We develop a mathematical model of the peripheral naive T cell population to study the change in human naive T cell numbers from birth to adulthood, incorporating thymic output and the availability of interleukin-7 (IL-7). The model is formulated as three ordinary differential equations: two describe T cell numbers, in a resting state and progressing through the cell cycle. The third is introduced to describe changes in IL-7 availability. Thymic output is a decreasing function of time, representative of the thymic atrophy observed in aging humans. Each T cell is assumed to possess two interleukin-7 receptor (IL-7R) signaling thresholds: a survival threshold and a second, higher, proliferation threshold. If the IL-7R signaling strength is below its survival threshold, a cell may undergo apoptosis. When the signaling strength is above the survival threshold, but below the proliferation threshold, the cell survives but does not divide. Signaling strength above the proliferation threshold enables entry into cell cycle. Assuming that individual cell thresholds are log-normally distributed, we derive population-average rates for apoptosis and entry into cell cycle. We have analyzed the adiabatic change in homeostasis as thymic output decreases. With a parameter set representative of a healthy individual, the model predicts a unique equilibrium number of T cells. In a parameter range representative of persistent viral or bacterial infection, where naive T cell cycle progression is impaired, a decrease in thymic output may result in the collapse of the naive T cell repertoire.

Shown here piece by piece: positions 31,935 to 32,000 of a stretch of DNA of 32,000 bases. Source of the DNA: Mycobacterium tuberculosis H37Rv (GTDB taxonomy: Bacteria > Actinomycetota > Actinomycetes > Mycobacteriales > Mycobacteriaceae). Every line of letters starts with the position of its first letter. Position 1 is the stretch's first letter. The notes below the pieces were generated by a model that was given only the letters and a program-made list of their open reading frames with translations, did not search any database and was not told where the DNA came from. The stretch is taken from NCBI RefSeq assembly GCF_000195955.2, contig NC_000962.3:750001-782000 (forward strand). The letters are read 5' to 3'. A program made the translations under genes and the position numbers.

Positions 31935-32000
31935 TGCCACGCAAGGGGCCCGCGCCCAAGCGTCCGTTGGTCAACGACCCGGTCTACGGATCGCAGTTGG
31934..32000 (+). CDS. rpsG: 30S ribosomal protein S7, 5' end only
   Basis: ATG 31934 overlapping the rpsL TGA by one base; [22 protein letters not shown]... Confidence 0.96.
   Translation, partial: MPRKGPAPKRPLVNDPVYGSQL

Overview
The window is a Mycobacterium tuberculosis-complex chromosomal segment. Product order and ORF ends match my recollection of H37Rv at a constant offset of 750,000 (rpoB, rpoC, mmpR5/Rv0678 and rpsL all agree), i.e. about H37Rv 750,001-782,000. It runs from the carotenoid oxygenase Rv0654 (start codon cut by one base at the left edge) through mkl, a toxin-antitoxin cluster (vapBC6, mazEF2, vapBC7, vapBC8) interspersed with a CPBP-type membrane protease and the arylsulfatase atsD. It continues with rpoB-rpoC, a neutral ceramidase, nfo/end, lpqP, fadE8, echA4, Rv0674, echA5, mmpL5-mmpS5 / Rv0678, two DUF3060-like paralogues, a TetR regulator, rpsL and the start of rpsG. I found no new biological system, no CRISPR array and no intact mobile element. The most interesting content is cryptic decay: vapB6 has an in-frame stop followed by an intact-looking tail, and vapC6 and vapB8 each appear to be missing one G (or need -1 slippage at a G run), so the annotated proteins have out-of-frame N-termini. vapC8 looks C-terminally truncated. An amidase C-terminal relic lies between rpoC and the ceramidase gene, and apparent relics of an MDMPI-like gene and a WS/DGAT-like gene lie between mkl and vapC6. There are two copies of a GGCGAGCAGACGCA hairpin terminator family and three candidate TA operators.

Reynolds, J., Coles, M., Lythe, G., & Molina-París, C. (2013). Mathematical model of naive T cell division and survival IL-7 thresholds. Frontiers in Immunology, 4(DEC). https://doi.org/10.3389/fimmu.2013.00434